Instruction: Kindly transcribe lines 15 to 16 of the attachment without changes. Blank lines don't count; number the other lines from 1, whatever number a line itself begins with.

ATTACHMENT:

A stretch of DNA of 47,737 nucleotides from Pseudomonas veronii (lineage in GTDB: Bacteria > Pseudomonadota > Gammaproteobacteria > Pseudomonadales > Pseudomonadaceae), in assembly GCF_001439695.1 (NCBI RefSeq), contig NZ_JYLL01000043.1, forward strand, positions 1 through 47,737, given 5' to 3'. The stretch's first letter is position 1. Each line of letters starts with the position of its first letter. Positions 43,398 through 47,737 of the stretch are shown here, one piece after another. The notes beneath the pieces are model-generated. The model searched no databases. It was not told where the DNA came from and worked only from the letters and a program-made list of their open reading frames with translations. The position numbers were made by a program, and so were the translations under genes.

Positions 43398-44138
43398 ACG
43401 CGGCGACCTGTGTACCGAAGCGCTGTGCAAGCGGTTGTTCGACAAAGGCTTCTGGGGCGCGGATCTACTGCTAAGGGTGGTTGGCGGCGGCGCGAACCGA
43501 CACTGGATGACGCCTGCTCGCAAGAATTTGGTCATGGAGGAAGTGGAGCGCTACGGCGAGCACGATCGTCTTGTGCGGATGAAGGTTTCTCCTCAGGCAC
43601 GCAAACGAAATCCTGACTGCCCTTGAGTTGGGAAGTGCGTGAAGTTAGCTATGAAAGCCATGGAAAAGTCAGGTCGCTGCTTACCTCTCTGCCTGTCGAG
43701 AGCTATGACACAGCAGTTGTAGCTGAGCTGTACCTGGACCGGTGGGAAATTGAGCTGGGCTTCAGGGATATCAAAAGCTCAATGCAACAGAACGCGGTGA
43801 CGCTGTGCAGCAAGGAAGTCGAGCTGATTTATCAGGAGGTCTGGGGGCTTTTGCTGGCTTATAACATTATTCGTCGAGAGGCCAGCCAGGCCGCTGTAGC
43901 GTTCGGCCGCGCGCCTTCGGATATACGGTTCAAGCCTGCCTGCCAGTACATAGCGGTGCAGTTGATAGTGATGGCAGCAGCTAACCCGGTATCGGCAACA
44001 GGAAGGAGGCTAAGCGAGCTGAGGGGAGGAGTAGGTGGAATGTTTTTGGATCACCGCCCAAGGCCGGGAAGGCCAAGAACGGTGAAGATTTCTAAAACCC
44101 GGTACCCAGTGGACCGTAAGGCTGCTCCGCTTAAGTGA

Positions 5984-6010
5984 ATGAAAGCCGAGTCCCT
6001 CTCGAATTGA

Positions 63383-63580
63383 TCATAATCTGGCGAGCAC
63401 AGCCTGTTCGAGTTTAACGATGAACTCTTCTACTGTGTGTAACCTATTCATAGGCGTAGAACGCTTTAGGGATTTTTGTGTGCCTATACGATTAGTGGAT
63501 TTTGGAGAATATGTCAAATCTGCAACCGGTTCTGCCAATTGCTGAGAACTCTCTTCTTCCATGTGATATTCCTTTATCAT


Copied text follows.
Positions 63383-63580
63383 TCATAATCTGGCGAGCAC